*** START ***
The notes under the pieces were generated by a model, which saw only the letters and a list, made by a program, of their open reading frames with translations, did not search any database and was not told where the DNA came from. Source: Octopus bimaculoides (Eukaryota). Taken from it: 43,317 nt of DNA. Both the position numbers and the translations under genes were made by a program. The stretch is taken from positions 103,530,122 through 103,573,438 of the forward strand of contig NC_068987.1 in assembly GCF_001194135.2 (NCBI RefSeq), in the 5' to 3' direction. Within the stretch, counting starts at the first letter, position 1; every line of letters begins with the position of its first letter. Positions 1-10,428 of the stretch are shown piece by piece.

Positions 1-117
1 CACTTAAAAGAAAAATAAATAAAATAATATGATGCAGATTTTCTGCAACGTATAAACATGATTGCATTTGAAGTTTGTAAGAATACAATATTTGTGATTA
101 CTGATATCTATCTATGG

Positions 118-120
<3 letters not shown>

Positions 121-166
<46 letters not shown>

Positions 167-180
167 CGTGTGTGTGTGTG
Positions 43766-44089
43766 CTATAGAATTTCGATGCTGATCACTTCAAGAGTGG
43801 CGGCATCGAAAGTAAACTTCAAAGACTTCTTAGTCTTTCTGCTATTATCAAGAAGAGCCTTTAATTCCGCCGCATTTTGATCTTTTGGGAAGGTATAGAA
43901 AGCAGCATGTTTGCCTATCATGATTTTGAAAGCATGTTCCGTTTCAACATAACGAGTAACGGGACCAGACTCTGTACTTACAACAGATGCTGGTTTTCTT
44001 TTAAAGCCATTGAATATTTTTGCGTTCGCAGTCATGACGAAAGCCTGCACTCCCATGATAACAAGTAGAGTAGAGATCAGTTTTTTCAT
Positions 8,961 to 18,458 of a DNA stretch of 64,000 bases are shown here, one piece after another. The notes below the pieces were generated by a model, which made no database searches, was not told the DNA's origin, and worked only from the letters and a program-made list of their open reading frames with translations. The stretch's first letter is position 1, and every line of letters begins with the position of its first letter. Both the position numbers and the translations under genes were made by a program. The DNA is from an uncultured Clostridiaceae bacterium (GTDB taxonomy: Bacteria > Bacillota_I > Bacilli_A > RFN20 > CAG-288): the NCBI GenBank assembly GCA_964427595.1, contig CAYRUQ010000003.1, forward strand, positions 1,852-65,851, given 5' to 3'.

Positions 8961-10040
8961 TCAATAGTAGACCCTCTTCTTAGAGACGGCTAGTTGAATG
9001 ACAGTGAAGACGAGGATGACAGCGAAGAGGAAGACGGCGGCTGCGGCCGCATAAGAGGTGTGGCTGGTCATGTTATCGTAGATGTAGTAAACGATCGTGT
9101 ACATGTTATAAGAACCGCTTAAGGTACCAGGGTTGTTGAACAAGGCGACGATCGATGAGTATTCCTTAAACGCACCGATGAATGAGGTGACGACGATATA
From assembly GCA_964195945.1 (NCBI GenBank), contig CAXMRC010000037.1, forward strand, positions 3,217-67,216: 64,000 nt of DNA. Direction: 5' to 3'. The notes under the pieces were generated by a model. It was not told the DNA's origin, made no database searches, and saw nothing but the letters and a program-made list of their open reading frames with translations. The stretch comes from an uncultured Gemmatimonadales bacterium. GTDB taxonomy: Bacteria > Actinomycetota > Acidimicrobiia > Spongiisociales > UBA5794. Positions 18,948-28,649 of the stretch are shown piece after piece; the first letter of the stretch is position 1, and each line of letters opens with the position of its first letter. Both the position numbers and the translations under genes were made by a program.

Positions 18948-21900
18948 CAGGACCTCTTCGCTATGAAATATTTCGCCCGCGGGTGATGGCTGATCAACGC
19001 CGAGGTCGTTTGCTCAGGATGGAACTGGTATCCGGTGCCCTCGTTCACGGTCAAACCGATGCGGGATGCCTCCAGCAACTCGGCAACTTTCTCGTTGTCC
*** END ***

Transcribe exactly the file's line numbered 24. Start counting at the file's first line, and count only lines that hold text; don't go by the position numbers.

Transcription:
19001 CGAGGTCGTTTGCTCAGGATGGAACTGGTATCCGGTGCCCTCGTTCACGGTCAAACCGATGCGGGATGCCTCCAGCAACTCGGCAACTTTCTCGTTGTCC